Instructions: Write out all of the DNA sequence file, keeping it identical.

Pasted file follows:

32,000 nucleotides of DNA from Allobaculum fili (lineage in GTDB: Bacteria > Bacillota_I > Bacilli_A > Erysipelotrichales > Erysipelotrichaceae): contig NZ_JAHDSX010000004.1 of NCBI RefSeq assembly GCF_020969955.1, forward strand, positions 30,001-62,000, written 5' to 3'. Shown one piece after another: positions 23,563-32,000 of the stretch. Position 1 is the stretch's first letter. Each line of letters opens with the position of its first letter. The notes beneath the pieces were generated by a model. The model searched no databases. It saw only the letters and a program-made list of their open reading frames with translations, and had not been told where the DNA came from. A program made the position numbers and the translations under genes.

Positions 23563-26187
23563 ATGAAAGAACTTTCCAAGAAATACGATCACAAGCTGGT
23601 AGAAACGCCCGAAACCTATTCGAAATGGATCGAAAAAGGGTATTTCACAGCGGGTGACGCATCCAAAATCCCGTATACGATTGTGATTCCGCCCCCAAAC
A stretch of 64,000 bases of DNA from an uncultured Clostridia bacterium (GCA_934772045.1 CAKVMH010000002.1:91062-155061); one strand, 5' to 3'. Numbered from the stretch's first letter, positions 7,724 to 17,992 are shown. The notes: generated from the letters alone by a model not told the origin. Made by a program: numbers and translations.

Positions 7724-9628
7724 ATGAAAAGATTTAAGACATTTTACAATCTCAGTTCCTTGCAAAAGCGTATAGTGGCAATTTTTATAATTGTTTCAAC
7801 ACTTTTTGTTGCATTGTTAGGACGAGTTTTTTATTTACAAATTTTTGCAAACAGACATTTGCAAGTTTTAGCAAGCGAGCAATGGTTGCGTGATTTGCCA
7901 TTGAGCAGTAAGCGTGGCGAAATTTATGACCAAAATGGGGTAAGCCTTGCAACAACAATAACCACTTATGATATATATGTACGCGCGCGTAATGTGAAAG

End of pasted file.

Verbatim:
32,000 nucleotides of DNA from Allobaculum fili (lineage in GTDB: Bacteria > Bacillota_I > Bacilli_A > Erysipelotrichales > Erysipelotrichaceae): contig NZ_JAHDSX010000004.1 of NCBI RefSeq assembly GCF_020969955.1, forward strand, positions 30,001-62,000, written 5' to 3'. Shown one piece after another: positions 23,563-32,000 of the stretch. Position 1 is the stretch's first letter. Each line of letters opens with the position of its first letter. The notes beneath the pieces were generated by a model. The model searched no databases. It saw only the letters and a program-made list of their open reading frames with translations, and had not been told where the DNA came from. A program made the position numbers and the translations under genes.

Positions 23563-26187
23563 ATGAAAGAACTTTCCAAGAAATACGATCACAAGCTGGT
23601 AGAAACGCCCGAAACCTATTCGAAATGGATCGAAAAAGGGTATTTCACAGCGGGTGACGCATCCAAAATCCCGTATACGATTGTGATTCCGCCCCCAAAC
A stretch of 64,000 bases of DNA from an uncultured Clostridia bacterium (GCA_934772045.1 CAKVMH010000002.1:91062-155061); one strand, 5' to 3'. Numbered from the stretch's first letter, positions 7,724 to 17,992 are shown. The notes: generated from the letters alone by a model not told the origin. Made by a program: numbers and translations.

Positions 7724-9628
7724 ATGAAAAGATTTAAGACATTTTACAATCTCAGTTCCTTGCAAAAGCGTATAGTGGCAATTTTTATAATTGTTTCAAC
7801 ACTTTTTGTTGCATTGTTAGGACGAGTTTTTTATTTACAAATTTTTGCAAACAGACATTTGCAAGTTTTAGCAAGCGAGCAATGGTTGCGTGATTTGCCA
7901 TTGAGCAGTAAGCGTGGCGAAATTTATGACCAAAATGGGGTAAGCCTTGCAACAACAATAACCACTTATGATATATATGTACGCGCGCGTAATGTGAAAG